Saturday, July 27, 2019

What did Abraham believe?

I was listening to a sermon yesterday (from several years ago), where the preacher was talking about justification. He talked about Romans 4 and Abraham, and made the claim that Abraham believed, looking forward to the death of Christ.

I don't think that's true. It is true that Abraham looked forward to Christ, rejoicing to see His day (John 8:56); but neither Romans 4, nor Genesis 15 refer to that. I think there's a real problem if you go down that path, and it's worth spending some time thinking about.

Genesis 15:6 is the one place in Scripture we actually see someone justified, so it's natural that Romans 4 would look back to it. The whole subject of Romans 4 is justification, argued from the Old Testament – of course it references Abraham's justification by faith.

But the fact is that Romans 4:1–5 makes the argument that Abraham was justified when he believed God. The point appears to be whom Abraham believed, not what he believed:

for what does the scripture say? And Abraham believed God, and it was reckoned to him as righteousness (Romans 4:3)

Romans 4:16–22 does go on to give a description of what Abraham believed:

[Abraham] against hope believed in hope to his becoming father of many nations, according to that which was spoken (Romans 4:18)
So Romans 4 credits Abraham with believing God about the promise that he would be the father of many nations. And the passage goes on to enumerate the barriers to his faith: he (Abraham) was too old to have children, and his wife had never been able to conceive (Romans 4:19). But despite what he knew to be true, he believed God.

Again, let's acknowledge that Abraham rejoiced to see Christ's day (John 8:56). There's no doubt that Abraham looked forward to Christ. But the simple truth is that Romans 4 doesn't mention this. It doesn't even hint at it. For that matter, neither does Genesis 15. The entire conversation between God and Abraham in Genesis 15 (Genesis 15:4–12) is about Abraham's childlessness and his uncertainty about possessing the land God gave him. The fact is, Romans 4 quotes Genesis 15 (not Genesis 12 nor Genesis 17 nor Genesis 22) when it discusses Abraham's justification by faith. The crux of the argument is whom – not what – Abraham believed.

James quotes Genesis 15:6 too (James 2:21–23). James says when Abraham offered Isaac on the altar (Genesis 22:9–12), that "the scripture was fulfilled which says, Abraham believed God" (James 2:23). That verse was very popular several years ago, when "Lordship Salvation" was popular. I objected then, that Romans 4:1–5 quotes Genesis 15, not Genesis 22. Indeed, it seems to me that James 2 makes it quite clear that Genesis 15 must precede Genesis 22, because James says that Genesis 22 "fulfills" Genesis 15.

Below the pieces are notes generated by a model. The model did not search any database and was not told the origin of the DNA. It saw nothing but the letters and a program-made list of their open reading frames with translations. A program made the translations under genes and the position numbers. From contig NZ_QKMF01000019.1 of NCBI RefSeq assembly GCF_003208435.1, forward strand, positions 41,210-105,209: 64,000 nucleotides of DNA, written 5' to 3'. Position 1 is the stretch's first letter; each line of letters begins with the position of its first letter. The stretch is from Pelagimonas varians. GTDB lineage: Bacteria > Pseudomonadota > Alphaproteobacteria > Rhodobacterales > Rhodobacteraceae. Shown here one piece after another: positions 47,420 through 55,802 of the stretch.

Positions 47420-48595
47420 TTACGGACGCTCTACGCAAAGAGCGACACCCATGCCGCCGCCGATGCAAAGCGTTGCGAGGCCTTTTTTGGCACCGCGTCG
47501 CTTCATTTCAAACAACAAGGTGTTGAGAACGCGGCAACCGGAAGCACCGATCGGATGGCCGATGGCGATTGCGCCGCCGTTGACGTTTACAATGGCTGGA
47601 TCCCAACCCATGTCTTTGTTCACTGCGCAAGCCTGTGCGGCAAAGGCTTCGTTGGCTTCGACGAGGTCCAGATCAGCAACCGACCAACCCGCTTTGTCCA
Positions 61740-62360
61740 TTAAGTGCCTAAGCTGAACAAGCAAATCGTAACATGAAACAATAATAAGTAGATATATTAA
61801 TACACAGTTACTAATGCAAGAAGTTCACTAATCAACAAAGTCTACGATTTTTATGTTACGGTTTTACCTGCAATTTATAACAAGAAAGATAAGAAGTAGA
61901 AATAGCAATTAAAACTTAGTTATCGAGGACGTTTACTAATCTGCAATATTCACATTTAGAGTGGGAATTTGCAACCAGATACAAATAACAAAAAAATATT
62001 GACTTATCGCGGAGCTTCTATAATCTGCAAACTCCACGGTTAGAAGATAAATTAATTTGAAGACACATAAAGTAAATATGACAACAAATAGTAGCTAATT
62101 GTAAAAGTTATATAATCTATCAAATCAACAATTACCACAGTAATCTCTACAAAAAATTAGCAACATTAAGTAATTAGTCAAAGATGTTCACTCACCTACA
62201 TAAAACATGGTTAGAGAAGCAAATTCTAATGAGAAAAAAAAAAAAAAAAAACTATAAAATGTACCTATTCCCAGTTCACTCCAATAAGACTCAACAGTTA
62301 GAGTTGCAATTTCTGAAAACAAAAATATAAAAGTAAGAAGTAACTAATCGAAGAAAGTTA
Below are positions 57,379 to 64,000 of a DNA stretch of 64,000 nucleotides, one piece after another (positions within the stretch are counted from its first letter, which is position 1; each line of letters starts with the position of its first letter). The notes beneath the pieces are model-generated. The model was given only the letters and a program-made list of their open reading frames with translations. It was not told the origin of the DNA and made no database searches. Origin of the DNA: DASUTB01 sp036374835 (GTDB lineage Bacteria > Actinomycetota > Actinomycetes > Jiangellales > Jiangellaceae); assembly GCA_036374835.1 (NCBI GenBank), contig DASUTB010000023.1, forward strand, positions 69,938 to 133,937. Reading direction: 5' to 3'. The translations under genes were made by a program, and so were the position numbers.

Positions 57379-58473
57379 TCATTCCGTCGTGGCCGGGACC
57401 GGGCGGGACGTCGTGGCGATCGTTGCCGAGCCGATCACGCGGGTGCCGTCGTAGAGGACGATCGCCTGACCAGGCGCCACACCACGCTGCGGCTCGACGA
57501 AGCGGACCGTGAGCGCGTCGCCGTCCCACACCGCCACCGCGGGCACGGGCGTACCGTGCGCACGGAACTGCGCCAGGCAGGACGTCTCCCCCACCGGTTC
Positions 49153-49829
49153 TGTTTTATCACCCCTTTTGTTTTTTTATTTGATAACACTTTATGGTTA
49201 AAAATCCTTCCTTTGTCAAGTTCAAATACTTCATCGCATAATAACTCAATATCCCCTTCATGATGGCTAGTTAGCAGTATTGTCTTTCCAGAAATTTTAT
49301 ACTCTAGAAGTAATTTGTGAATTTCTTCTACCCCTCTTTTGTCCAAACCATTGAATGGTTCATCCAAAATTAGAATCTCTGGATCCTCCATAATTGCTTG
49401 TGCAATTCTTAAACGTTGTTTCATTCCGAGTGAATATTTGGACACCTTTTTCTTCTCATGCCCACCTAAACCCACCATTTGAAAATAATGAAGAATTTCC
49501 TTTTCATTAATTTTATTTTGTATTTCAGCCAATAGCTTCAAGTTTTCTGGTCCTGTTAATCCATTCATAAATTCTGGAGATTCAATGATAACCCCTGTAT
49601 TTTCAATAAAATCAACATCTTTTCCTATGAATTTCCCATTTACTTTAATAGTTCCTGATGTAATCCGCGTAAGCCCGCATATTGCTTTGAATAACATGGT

Similarly, the promises to Abraham's seed are in Genesis 22:15–18. Now that might not seem significant, but it is Genesis 22:18 that Acts 3:25 and Galatians 3:16 quote. I don't doubt that Abraham had a revelation of Jesus Christ, but the New Testament quotes Genesis 22 to prove it. So my contention is, making Romans 4:1–5 about a faith in Jesus Christ's future [to Abraham] death for his sins is exactly the same error as "Lordship Salvation" – it's putting Genesis 15 and Genesis 22 together, when Scripture plainly doesn't. Indeed, one author claims that Genesis 22 comes as late as 40 years after Genesis 15.

So no, I don't believe that Abraham believed about Christ per se in the account in Romans 4:1–5. It isn't supported by the immediate context (Romans 4:13–22), nor by the context in Genesis 15:1–9. It doesn't align with James 2:21–23, nor with Galatians 3:16. On the contrary, Romans 4:13–22 explicitly tells us that Abraham believed God that he would have a physical heir. The point is not what Abraham believed, but whom.

Before we go on, let's reiterate that God justifies men and women who believe Him (Romans 4:5). He justifies them on the basis of the work of Christ (Romans 3:21–26). I am definitely not claiming that there is righteousness for us except in Christ Jesus, and only because He died for us.

Scripture tells us about the "everlasting gospel" in Revelation 14:6–7: "Fear God and give him glory". And this is so very important. If we say God only justifies those who understand and believe that Christ died for them, then we really deny the gospel. God isn't waiting for people to understand justification before He justifies. On the contrary, God merely wants men and women to believe Him. I am completely convinced that all who fear God and give Him glory are justified in His sight, regardless of how well they know and understand that Christ has died for them. Certainly it's only because of the work of Christ that God justifies, but an understanding of that work is not a barrier to God's justifying the one who believes Him.

And this comes back to my continued ranting about people equating "saved" with "justified" or "born again." They're not the same thing, and scripture doesn't ever treat them like synonyms. But when we treat them like they're the same, then we're forced to make some outlandish assumptions about Scripture. So in Acts 19:1–7, we find the disciples of John in Ephesus. Paul asks them, "Did ye receive [the] Holy Spirit when ye had believed?" (Acts 19:2). They respond that they don't know what he's talking about. But notice, Paul explicitly says they had believed. Were they justified? Of course they were! God justifies the one who believes (Romans 4:5). But they hadn't received the Holy Spirit: they weren't Christ's (Romans 8:9). They knew John's gospel, they had believed it, but they hadn't believed on Christ. The Holy Spirit seals faith in Christ (John 7:39). God justifies those who believe Him, but the Holy Spirit seals faith in Christ, not faith in God.